What’s Your Favorite Flavor? A short note on subjectivity

Can you explain why you prefer red nail polish to pink? Why do you watch Law & Order instead of Desperate Housewives? Does vanilla taste better than chocolate? And if so, why?

Preference is a hard thing to put into words. You like certain things because, well, because you like them. This applies to the publishing world, too. Agents, editors and publishers like certain manuscripts better than others. Just because. Of course there are often elements one can point to—well-defined characters, evocative phrasing, tangible setting—but in the long run, these too are subjective.

Try to remember this when you go to your critiques. One person’s opinion can’t sink, or sail, your ship. Don’t be upset if your faculty member doesn’t like your work. It isn’t the end of the world. Another person might love it just the way it is. Listen to the comments and criticisms, weigh them all carefully, and then decide whether to make the changes or let you work stay the way it is. But remember, it’s all subjective.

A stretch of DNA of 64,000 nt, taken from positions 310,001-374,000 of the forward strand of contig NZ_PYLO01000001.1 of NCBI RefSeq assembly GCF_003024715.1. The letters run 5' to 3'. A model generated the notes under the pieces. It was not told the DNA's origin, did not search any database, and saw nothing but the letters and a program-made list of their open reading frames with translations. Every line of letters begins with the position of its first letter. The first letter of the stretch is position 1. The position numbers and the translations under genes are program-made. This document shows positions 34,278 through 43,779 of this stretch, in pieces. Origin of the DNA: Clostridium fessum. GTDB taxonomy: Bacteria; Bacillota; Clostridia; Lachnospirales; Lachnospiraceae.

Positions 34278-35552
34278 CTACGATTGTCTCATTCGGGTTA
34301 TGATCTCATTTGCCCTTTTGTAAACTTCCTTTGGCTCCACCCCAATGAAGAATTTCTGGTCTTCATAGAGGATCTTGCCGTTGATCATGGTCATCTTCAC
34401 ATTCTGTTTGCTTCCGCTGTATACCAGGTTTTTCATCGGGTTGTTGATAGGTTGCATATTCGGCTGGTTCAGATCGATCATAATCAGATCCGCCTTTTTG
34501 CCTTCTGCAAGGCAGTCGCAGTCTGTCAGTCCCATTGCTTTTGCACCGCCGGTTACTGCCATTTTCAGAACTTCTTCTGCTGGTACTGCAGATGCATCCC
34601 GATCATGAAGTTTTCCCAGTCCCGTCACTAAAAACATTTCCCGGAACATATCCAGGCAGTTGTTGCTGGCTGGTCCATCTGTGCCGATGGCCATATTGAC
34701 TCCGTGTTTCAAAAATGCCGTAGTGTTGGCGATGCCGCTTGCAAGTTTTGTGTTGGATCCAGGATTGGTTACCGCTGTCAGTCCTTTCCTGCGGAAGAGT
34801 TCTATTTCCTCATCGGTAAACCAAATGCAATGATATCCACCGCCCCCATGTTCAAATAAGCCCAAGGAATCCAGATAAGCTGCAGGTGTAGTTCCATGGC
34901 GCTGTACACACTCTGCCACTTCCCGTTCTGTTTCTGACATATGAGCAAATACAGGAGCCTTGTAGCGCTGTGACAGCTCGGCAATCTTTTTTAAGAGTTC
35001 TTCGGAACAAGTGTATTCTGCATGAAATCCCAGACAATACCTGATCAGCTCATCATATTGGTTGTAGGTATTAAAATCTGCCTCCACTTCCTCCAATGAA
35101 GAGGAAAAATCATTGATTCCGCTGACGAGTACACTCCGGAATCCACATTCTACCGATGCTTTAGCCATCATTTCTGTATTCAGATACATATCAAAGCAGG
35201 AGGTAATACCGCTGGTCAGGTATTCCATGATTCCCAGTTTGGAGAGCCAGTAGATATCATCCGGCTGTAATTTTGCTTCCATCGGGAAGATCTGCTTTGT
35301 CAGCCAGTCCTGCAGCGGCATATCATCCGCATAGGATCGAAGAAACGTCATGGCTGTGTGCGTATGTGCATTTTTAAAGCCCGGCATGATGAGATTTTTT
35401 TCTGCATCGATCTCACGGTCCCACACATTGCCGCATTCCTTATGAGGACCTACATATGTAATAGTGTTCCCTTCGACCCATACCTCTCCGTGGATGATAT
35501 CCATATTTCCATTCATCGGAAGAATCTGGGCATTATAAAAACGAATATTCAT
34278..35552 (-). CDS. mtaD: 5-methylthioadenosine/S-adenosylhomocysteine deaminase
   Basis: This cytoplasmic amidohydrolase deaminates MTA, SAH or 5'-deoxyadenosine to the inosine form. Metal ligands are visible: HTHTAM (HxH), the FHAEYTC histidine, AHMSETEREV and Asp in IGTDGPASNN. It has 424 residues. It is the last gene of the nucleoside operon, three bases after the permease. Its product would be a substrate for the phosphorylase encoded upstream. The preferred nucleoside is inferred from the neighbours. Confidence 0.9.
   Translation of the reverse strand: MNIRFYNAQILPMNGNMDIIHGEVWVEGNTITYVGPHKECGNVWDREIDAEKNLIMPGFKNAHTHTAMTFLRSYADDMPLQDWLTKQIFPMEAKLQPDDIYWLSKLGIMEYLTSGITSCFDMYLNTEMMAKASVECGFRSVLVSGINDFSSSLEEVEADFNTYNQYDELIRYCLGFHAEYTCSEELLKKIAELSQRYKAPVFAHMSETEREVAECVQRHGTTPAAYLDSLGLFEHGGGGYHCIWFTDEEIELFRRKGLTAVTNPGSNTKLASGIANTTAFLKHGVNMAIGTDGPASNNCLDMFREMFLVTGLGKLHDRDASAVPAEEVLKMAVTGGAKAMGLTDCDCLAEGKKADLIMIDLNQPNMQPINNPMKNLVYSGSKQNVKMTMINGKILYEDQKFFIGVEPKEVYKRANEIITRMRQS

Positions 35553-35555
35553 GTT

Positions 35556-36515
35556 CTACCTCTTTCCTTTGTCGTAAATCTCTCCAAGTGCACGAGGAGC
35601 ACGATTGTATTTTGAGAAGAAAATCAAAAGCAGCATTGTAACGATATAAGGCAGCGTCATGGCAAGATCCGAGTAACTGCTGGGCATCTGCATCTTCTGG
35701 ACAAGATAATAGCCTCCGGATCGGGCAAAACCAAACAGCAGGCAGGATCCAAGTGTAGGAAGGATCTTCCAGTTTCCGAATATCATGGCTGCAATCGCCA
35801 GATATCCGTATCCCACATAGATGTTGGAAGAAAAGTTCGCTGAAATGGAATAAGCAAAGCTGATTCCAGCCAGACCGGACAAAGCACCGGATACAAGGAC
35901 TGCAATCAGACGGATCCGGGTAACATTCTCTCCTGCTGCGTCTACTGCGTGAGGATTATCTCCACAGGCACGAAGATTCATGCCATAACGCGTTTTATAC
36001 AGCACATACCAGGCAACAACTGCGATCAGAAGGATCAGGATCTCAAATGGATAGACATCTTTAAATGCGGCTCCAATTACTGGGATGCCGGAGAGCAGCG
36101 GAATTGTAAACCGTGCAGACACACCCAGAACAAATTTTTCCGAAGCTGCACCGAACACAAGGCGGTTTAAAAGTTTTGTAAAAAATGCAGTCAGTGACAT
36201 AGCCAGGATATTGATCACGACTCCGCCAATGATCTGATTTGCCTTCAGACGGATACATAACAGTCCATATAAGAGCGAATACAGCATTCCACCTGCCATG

You might hear something like, “It’s well-written, but it’s just not for me.” Or, “I just don’t feel strongly enough about the manuscript to represent it.” Try not to press to hard to find out WHY, WHY, WHY. If there is a definable WHY, the faculty member will likely tell you. But sometimes, the WHY is just because. Kind of like when your high-school sweetie breaks-up with you and can’t tell you WHY. Sometimes there’s just no good answer to WHY—at least not an answer that satisfies.

When the right agent, editor or publisher comes along you will KNOW it. Just like you knew it when you discovered your spouse. You JUST KNOW. Don’t try to make things fit. Don’t try to MAKE the faculty member like your work if they don’t. You need someone who loves your work and will support you in the lean times.

It’s like that old Buck Owens song. You say tomato, I say to-mato.

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